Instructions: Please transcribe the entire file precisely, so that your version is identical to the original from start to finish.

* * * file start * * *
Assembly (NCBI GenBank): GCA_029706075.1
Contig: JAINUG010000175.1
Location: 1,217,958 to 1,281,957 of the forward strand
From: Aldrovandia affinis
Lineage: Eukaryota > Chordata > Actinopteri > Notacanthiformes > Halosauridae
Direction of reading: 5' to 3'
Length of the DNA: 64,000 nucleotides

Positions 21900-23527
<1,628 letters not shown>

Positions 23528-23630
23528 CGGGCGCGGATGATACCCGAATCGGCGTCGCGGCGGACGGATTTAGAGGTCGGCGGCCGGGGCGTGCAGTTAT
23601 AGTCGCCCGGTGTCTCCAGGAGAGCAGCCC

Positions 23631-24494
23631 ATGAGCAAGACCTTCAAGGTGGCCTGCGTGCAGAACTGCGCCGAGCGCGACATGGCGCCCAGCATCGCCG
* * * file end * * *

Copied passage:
Assembly (NCBI GenBank): GCA_029706075.1
Contig: JAINUG010000175.1
Location: 1,217,958 to 1,281,957 of the forward strand
From: Aldrovandia affinis
Lineage: Eukaryota > Chordata > Actinopteri > Notacanthiformes > Halosauridae
Direction of reading: 5' to 3'
Length of the DNA: 64,000 nucleotides

Positions 21900-23527
<1,628 letters not shown>

Positions 23528-23630
23528 CGGGCGCGGATGATACCCGAATCGGCGTCGCGGCGGACGGATTTAGAGGTCGGCGGCCGGGGCGTGCAGTTAT
23601 AGTCGCCCGGTGTCTCCAGGAGAGCAGCCC

Positions 23631-24494
23631 ATGAGCAAGACCTTCAAGGTGGCCTGCGTGCAGAACTGCGCCGAGCGCGACATGGCGCCCAGCATCGCCG